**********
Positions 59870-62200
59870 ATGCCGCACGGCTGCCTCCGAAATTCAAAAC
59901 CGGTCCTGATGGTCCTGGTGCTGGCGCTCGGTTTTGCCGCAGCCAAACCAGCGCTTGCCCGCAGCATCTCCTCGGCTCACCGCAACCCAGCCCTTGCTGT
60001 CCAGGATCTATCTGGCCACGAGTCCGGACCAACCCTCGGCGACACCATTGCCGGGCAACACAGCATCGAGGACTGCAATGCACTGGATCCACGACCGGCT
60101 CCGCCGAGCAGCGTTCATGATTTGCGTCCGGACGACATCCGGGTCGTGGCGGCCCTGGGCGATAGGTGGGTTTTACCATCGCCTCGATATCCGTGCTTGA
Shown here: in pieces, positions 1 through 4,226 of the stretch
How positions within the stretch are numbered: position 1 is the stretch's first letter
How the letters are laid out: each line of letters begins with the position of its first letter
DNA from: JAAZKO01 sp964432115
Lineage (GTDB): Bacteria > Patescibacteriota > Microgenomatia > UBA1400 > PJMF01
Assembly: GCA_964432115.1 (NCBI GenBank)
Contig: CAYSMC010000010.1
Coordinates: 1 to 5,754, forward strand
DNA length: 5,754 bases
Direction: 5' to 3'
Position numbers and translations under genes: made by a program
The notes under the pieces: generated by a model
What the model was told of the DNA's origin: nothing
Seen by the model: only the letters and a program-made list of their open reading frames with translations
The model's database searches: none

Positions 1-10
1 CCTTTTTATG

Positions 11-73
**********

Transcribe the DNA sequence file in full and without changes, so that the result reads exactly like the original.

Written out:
Positions 59870-62200
59870 ATGCCGCACGGCTGCCTCCGAAATTCAAAAC
59901 CGGTCCTGATGGTCCTGGTGCTGGCGCTCGGTTTTGCCGCAGCCAAACCAGCGCTTGCCCGCAGCATCTCCTCGGCTCACCGCAACCCAGCCCTTGCTGT
60001 CCAGGATCTATCTGGCCACGAGTCCGGACCAACCCTCGGCGACACCATTGCCGGGCAACACAGCATCGAGGACTGCAATGCACTGGATCCACGACCGGCT
60101 CCGCCGAGCAGCGTTCATGATTTGCGTCCGGACGACATCCGGGTCGTGGCGGCCCTGGGCGATAGGTGGGTTTTACCATCGCCTCGATATCCGTGCTTGA
Shown here: in pieces, positions 1 through 4,226 of the stretch
How positions within the stretch are numbered: position 1 is the stretch's first letter
How the letters are laid out: each line of letters begins with the position of its first letter
DNA from: JAAZKO01 sp964432115
Lineage (GTDB): Bacteria > Patescibacteriota > Microgenomatia > UBA1400 > PJMF01
Assembly: GCA_964432115.1 (NCBI GenBank)
Contig: CAYSMC010000010.1
Coordinates: 1 to 5,754, forward strand
DNA length: 5,754 bases
Direction: 5' to 3'
Position numbers and translations under genes: made by a program
The notes under the pieces: generated by a model
What the model was told of the DNA's origin: nothing
Seen by the model: only the letters and a program-made list of their open reading frames with translations
The model's database searches: none

Positions 1-10
1 CCTTTTTATG

Positions 11-73